Occasionally I run into Old Brentwoods: Porteous for example in New Zealand, from which country I am now also banned. Amazingly, ones memory of Old Brentwoods ages too.
I had forgotten the Powleys from that day to this; your memory of them is sound. I used to go back every year and talk to the Sixth Form at the invitation of Willis, the history teacher, who told me he was inducted by ‘Captain’ Kidd: “Tomorrow you go over the top, and it’s the first day that makes or breaks a teacher. I’ll tell you how I do it. I march into a classroom, single out the most inoffensive looking brat and clip him round the ears: ‘Boy, if that’s what you get for doing absolutely nothing, you can imagine what you’ll get if I catch you doing anything at all.’”
He would go prison now if he tried that. Now I understood the invitations are no longer forthcoming because one parent objected.
I will be back in Eton Wick for four nights from November 14 and would be glad to see you. I think your memory of the mock elections is slightly flawed: I was standing for Labour. But understandable.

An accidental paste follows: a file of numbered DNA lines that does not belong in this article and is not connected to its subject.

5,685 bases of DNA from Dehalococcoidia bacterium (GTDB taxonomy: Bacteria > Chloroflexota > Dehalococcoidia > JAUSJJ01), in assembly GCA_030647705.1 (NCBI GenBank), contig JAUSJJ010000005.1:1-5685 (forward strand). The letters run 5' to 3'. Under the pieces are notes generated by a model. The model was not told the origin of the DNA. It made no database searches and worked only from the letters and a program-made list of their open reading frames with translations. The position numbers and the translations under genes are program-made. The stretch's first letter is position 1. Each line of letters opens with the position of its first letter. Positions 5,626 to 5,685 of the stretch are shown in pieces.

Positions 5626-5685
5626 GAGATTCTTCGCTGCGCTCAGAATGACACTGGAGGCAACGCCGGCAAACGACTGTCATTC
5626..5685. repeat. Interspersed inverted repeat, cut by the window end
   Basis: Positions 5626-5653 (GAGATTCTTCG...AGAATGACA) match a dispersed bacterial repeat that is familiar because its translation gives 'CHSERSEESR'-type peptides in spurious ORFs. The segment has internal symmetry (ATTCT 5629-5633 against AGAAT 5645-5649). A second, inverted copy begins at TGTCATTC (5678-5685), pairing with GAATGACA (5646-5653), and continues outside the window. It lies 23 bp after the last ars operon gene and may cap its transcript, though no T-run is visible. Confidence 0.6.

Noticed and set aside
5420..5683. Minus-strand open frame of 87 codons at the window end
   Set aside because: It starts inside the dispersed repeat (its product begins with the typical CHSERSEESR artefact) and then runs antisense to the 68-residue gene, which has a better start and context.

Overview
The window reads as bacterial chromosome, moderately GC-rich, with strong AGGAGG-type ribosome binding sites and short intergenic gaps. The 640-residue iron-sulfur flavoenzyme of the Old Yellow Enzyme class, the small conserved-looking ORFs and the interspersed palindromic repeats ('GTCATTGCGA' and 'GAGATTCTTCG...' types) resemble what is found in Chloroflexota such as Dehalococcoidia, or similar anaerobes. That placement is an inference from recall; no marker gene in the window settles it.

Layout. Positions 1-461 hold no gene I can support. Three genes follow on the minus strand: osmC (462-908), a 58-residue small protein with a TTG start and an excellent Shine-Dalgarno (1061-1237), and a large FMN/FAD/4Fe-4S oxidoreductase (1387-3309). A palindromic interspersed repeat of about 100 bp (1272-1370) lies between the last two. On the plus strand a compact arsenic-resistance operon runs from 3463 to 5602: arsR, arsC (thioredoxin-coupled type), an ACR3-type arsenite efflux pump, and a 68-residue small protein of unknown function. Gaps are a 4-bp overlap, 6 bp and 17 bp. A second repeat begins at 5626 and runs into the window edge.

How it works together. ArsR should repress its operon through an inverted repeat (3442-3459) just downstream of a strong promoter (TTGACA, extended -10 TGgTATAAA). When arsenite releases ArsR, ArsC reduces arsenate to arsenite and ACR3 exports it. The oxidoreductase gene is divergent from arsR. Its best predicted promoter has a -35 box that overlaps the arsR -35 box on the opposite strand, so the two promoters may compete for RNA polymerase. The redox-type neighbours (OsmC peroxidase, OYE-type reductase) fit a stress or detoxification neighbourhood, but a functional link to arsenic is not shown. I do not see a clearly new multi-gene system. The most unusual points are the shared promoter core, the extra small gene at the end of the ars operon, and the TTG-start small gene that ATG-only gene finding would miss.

Then there’s another fan letter:
I AM a 15 year old boy who lives in America, I would like to thank you for all your hard work and dedication you have committed to serving and finding the truth in all matters. While there are some people who wish to see your good name tarnished and stamped upon with smear campaigns, one knows with the perspective of history that these fierce campaigns are started by those who wish to conceal a truth. I have known your name from the time I was young. My father was a military officer often would bring home many books to have my brothers, sisters to read, one of them bears your name. I read it and fell in love with your The Trail of the Fox, my father has great admiration for Rommel and the book has comforted him while in the deserts of Afghanistan, Bosnia, Iraq, Kuwait, and many other places he has been deployed.